Sunday, December 20, 2015

What is Roleplaying?

Roleplaying is not like acting. Acting in a high school play or living the real moments of a fictional character, as method actors do, is very different from what is involved in a roleplaying game. Improvisational acting is similar but mainly for the improvisational aspect. The art of roleplaying has more in common with writing than acting, being more akin to the skill sets of novelists, screenwriters, and sequential artists, over that of the professional actor. Although the same undefinable characteristics of a trained thespian will enhance the quality of gameplay, it is the ideas in a story which fundamentally outweigh their inevitable presentation. Roleplaying is a heavily social activity, but ultimately relies on creativity and abstract thinking more than other human attributes.

                 Unlike Hollywood films, which often adhere to an excessive amount of story structure and use of archetypal characters to maintain industry standards, novels can tell stories with a large number of characters interacting in detailed  ways with little limitation to the pacing or overall length of the story. Roleplaying games are like novels because of this lack of constraint. They can be stopped, and then continued later and therefore are not intended to be completed in one sitting as is a film. As long as the sequences remain fresh and interesting, roleplaying campaigns can linger on for months with little structure and still be fun for everyone involved. By contrast, films without story structure often leave audiences feeling unsatisfied or even bored by the end credits. Of course there are exceptions, but the fundamental component to all successful stories is conflict.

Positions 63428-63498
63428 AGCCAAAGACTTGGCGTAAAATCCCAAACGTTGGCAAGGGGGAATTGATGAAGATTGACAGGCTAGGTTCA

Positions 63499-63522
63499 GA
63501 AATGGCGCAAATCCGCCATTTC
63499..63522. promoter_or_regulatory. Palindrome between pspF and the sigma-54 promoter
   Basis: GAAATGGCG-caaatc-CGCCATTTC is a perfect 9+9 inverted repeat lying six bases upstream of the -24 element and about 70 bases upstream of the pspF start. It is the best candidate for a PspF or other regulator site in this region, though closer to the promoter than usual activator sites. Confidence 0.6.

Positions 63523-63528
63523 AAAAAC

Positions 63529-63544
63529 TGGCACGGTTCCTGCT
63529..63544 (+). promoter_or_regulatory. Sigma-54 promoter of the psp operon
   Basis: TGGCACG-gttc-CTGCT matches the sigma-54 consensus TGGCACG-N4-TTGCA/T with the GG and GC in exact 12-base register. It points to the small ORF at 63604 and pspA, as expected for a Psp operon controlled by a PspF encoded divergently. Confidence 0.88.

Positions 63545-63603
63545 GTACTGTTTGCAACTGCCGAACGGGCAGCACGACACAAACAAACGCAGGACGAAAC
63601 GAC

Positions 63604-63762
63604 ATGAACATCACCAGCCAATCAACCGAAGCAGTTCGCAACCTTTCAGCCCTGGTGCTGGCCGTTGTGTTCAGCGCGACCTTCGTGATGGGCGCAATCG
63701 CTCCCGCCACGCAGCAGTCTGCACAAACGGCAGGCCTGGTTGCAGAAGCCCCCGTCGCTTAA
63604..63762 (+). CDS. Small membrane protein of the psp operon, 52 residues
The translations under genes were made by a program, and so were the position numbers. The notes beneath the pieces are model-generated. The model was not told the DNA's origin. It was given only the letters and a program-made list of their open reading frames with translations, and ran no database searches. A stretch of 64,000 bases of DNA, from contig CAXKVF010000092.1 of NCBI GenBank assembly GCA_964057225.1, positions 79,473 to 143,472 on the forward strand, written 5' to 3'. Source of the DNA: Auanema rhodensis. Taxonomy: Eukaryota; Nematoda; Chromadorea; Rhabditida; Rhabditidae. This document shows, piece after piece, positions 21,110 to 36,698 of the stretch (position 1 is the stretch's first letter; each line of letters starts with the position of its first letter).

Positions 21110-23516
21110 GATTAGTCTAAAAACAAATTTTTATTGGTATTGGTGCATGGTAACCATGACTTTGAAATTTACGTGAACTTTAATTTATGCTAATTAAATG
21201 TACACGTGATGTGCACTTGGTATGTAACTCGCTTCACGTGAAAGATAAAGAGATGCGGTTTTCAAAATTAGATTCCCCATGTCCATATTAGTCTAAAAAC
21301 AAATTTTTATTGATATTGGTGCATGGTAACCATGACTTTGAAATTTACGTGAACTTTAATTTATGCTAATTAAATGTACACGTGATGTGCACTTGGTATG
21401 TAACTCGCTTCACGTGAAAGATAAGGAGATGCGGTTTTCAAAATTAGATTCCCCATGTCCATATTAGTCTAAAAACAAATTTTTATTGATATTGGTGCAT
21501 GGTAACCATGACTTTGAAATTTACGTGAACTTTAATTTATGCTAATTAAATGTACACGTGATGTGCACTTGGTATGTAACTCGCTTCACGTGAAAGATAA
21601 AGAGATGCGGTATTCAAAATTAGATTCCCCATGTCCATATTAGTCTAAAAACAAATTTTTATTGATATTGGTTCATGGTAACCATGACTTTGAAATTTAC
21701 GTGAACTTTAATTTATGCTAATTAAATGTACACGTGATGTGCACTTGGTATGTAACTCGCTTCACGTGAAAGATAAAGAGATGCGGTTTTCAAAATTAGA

The key to creating conflict is through motivation. Every human on the planet has dreams and desires, which motivate us every day to get out of bed and live our lives. As long as the characters have a specific goal which they are trying to achieve and obstacles in their way preventing them from success, then conflict will be inherent. Conflict ultimately creates drama and comedy, as our characters struggle to jump hurtles. Allowing the characters to overcome these hurtles through logic, creativity, and sacrifice, ultimately allows the players to feel productive as they achieved their objectives. This eventually leads to what writers call a story arch; by the end of the storyline the characters should have developed by learning, advancing, and overcoming adversity to achieve their goals and become better people overall.

                 For the new Game Leader, the basic idea is to move the story forward; interesting characters presenting bizarre or dangerous obstacles for the characters to overcome with an inevitable reward of experience and valuables. With cooperation from participants, the successful Game Leader will illustrate a diverse world and interesting stories in the collective imagination of both players and spectators alike. It is this ability to both organize and improvise a collaborative story which sets roleplaying apart from other storytelling mediums, requiring both astute social and mental capacities.

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